New hope in HER-2 Positive Metastatic Breast Cancer

Last week marked a very exciting moment for anyone with any involvement in breast cancer patient care, including, and especially, for breast cancer patients.  On February 22 2013, the FDA approved Kadcyla, a new treatment for HER-2 positive metastatic breast cancer.

Kadcyla was formerly known to many in the cancer world as T-DM1 and has been a hot topic for some time now.  I was fortunate enough to attend a talk at Providence Hospital in Washington, D.C. this past October given by Dr. Sandra Swain, the current President Elect of the American Society of Clinical Oncology, where  she discussed some very exciting data surrounding T-DM1.  We all hoped with fingers crossed that approval would be soon.  Access to physicians like Dr. Swain is one of the great benefits of living in the nation’s capital and I try to take advantage of every opportunity I can to listen and learn from these great minds.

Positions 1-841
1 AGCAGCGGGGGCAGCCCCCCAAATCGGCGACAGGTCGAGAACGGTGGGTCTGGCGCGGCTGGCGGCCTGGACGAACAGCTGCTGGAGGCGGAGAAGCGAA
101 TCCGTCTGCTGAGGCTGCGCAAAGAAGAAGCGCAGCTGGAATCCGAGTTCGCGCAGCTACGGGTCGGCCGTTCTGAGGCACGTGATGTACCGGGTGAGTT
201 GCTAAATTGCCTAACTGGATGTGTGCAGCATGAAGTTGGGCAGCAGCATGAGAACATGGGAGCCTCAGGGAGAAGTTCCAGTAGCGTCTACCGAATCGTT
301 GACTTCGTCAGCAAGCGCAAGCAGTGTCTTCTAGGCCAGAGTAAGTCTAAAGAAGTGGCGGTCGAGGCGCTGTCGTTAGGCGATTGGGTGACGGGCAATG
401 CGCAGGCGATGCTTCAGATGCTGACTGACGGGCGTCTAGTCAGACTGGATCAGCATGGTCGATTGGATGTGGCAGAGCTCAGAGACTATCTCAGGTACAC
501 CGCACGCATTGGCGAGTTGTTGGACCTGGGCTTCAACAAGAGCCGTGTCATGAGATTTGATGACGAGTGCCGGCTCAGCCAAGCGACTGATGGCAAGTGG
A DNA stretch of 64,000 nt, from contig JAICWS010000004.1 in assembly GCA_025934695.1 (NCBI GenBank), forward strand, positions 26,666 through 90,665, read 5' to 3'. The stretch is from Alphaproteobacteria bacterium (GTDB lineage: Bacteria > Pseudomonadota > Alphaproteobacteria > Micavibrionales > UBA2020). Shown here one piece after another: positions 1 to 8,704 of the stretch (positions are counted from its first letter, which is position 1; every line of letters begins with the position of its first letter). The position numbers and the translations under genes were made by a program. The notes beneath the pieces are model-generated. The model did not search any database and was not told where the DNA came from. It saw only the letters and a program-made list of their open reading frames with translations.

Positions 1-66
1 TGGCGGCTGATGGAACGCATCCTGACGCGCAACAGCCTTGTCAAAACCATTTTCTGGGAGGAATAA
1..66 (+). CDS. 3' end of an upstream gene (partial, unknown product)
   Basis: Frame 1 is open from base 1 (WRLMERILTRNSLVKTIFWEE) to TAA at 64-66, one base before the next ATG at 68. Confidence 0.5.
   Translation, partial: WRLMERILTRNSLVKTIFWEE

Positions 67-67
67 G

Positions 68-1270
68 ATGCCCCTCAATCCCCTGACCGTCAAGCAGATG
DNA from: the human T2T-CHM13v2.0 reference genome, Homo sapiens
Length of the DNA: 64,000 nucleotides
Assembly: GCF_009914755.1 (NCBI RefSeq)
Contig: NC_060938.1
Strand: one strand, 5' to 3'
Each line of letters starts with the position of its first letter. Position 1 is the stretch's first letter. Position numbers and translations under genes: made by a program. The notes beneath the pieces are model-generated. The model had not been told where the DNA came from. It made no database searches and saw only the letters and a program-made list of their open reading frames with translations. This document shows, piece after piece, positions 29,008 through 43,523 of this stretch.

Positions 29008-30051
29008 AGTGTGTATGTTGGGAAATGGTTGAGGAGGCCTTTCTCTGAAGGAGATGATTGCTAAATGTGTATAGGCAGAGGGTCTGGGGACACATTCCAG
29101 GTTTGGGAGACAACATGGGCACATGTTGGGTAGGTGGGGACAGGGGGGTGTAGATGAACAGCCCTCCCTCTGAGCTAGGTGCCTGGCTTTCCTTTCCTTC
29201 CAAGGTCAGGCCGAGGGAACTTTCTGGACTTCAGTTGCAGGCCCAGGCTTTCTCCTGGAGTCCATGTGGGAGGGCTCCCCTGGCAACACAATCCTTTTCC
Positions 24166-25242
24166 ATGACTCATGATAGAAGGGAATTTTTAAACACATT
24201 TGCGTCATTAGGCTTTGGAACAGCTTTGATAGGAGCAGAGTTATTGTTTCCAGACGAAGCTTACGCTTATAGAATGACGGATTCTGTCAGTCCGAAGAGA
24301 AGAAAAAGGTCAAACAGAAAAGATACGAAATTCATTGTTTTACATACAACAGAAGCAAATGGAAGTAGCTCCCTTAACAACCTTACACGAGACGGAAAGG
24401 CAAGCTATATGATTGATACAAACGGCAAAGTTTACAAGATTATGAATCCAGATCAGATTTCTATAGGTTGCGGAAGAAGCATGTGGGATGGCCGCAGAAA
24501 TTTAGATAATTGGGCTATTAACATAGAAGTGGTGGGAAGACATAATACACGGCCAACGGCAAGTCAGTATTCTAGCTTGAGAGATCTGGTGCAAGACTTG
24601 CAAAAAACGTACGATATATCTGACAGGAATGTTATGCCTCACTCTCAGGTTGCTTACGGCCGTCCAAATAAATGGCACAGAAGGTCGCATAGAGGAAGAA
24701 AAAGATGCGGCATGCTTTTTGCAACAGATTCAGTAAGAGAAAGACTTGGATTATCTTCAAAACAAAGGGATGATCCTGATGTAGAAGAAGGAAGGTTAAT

Why is Kadcyla so exciting?  I’ll tell you why.

Firstly, results from Kadcyla studies showed that patients treated with Kadcyla had a median progression-free survival of 9.6 months vs. 6.4 months in patients treated with the current standard of care. The median overall survival was 30.9 months in the Kadcyla arm and 25.1 months in the arm treated with the current standard of care.  This might not seem like a lot to some people, but an almost six month survival advantage is an amazing gift of time for patients and their family.

The second reason I find the approval of Kadcyla so exciting is because of the hope it provides for a patient population that often feels ignored by the research community, pink ribbons and survivor celebrations.  Metastatic breast cancer patients will live with their disease for the remainder of their life.

Did you know that 30% of patients diagnosed with early stage disease will eventually develop metastatic disease?

Here’s a great infographic created by Genentech to help us understand a little more about Metastatic Breast Disease.

Genentech HER-2 Positive Metastatic Breast CAncer

Credit: infographic via Genentech

4 thoughts on “New hope in HER-2 Positive Metastatic Breast Cancer

Leave a reply

Fill in your details below or click an icon to log in: Logo

You are commenting using your account. Log Out /  Change )

Twitter picture

You are commenting using your Twitter account. Log Out /  Change )

Facebook photo

You are commenting using your Facebook account. Log Out /  Change )

Connecting to %s